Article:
"The butt log, which is the lowest log of a standing tree, and obviously the largest, was cut at 17 feet long and hauled to the building site," Swenson recalled. "The posts and beams milled on-site were mostly 8 x 8 and 8 x 10 inches wide, but also 8 x 12 and 8 x 14.
"Some trees were large enough in diameter to make two 17-foot logs for structural use, but typically after the butt log was cut at 17 feet off the ground, the next logs were cut to 8 feet 6 inches in length down to a diameter of 6 inches and hauled away for milling."
Eleven truckloads of these smaller diameter logs, or 115 cords, were shipped an hour's drive to Samsel Limited, a family-owned sawmill near Hancock. Samsel handled milling, kiln drying and finishing of more than 70,000 board feet of wood, including pine paneling, red maple ceiling decking and oak siding.
About 70 skinny and tall red pine logs, ranging in diameter from six to eight inches, also became an integral part of the center's structure. Too small to be milled into structural beams, such logs are usually considered "substandard" for most construction and are more typically ground for pulpwood or other uses. In this project, designers employed an innovative technique – leaving the logs in the round – for use as trusses, purlins and rafters. By keeping the logs in the round the strongest part of the wood, the sapwood, remains intact. The round-log trusses are so strong they can span the roof of a 30-foot deep building without any internal support columns. The center's three-season outdoor classroom, made entirely of round logs, is the best example of this technique.
"We didn't want to pass judgment in the field on which part of the tree was the best structurally," Swenson said, "so we decided to get them down to the building site whole and have them looked at by a professional grader." In all, some 70 logs ranging from 37 to 80 feet long were trucked whole to the building site.
In keeping with the other low-impact techniques used in construction, staff decided to "peel" or remove the bark from each log by hand. More than 200 volunteers were recruited over a period of several weeks and spent about 500 hours peeling the logs.
"The teams used draw knives to peel the logs," Swenson explained. "The knives are curved and look like bicycle handlebars. The peelers straddle the logs and pull the knives toward themselves, peeling and turning the logs as they move down the trunk." Volunteers who each dedicated at least two hours of their time received special recognition. Their names are engraved in a plaque made from one of the Leopold pines and displayed at the center.
The round logs used for trusses were graded for quality and structural soundness by Mac Garcia of Expedition Log Homes. Once graded, truss construction commenced. Each truss was formed from a bottom chord parallel to the ground, a top chord forming the angled roofline of the building, and shorter web pieces in between. The webs were attached to the chords at all weight-bearing surfaces with foot-long steel screws. Compression from the weight of` the roof helps stabilize the trusses, as do steel plates inserted inside the beams at critical points and threaded steel pipe running diagonally between the webs.
Finally, the tops of the pines that were deemed too small for building materials were ground and made into paper used to print a commemorative edition of A Sand County Almanac. Researchers from the Forest Product Laboratory in Madison and students from UW-Stevens Point's Paper Science Laboratory collaborated to make paper from the 500 pounds of pine pulp, strengthened by pulp from other softwoods and hardwoods.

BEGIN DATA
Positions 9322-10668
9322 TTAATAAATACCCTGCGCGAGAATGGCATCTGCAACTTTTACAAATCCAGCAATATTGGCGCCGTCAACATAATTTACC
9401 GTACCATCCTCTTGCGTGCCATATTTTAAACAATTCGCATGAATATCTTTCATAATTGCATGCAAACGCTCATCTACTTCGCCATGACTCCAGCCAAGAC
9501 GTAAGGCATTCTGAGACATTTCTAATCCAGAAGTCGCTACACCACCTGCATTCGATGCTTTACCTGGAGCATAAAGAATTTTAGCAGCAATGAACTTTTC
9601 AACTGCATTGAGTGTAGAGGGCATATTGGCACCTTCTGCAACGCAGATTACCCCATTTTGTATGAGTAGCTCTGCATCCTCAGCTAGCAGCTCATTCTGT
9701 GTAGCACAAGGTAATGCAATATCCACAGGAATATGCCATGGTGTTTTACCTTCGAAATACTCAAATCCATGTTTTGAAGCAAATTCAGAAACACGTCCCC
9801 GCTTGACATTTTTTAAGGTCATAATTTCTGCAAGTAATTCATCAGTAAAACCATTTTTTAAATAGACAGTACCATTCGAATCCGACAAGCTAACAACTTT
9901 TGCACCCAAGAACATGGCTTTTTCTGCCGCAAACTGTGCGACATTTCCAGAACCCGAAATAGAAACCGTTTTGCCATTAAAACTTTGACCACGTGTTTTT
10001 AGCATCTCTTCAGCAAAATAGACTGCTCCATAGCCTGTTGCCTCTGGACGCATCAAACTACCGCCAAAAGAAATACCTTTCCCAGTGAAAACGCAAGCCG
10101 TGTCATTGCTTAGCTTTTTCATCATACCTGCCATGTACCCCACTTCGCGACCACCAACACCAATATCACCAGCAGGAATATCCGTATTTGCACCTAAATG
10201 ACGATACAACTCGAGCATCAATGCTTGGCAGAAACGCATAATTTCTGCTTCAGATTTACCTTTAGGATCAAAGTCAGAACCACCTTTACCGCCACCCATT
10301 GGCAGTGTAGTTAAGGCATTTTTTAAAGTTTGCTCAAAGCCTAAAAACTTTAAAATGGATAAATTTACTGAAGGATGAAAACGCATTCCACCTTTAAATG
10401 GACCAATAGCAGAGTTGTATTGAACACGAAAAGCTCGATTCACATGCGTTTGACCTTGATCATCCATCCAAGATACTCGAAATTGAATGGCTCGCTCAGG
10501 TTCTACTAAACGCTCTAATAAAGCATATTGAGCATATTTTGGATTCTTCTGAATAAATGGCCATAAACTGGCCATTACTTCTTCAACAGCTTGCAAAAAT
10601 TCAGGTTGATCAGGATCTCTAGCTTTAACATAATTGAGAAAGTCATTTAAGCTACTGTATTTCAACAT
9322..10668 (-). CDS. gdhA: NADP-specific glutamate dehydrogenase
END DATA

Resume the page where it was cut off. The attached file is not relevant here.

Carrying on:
Huffaker hopes the Leopold project contributes to a trend toward more intelligent consumption of forest resources, where more forest products now considered unusable will be available to a broader public.
"Using small diameter trees and thinnings is certainly a prime example of finding a market for something that's currently undervalued," said Huffaker. "The Leopold center reinforces that goal in other ways. The ceiling decking, for example, is red maple which economically and ecologically is creating challenges for landowners. This species shades out oak woodlands that are converting to red maple. Using red maple for finishing projects creates a market for it.
"Another example is our oak flooring. When the builders came in to do the flooring, they asked where the materials were. We pointed to the pile of wood and they said, 'You're kidding, that's terrible!' By the time they were done it was beautiful. Small-diameter wood can't be purchased at most commercial lumber yards because its imperfections don't meet many consumers' expectations. People these days expect the flawless finishes they see in artificial flooring made with composites. We hope that by showing the general public its beauty, they will want it in their homes. That would further eliminate waste in the wood products industry."
Clyde Samsel, owner of the company that milled some of the hardwoods and small pine not used for structural components agreed. "I knew the job would be very difficult for our sawyer, but we would never reject low-grade logs or discourage people from marketing low-grade woods. It can be successfully marketed as 'character wood,'" noted Samsel. "If you have a floor made out of wood with lots of defects, it's very interesting to look at."
Steve Swenson believes the Leopold center can also serve as an example of a trend away from overbuilt designs that use more wood than necessary. "Ironically, it's in environmental learning centers where we often see these nostalgic 'lodge aesthetic' designs," Swenson explained. "In our case, we feel fortunate that our commitment to site-harvested wood forced the design process to draw a tighter connection to sustainability in ways we were not considering."
In Leopold's words, it also appears there was a "curious transfusion of courage" involved in the process. All along the way, partners put old methods aside and looked at the project as a way to use innovative, ground-breaking techniques as examples for us all. As Leopold observed, the decision about which tree to cut, spare, or plant is not just made in the woods by a forester, but in part by architect, engineer, and each one of us selecting a home, furniture or flooring. "The long and short of the matter is that forest conservation depends in part on intelligent consumption, as well as intelligent production of lumber."
Kathryn A. Kahler writes from Madison.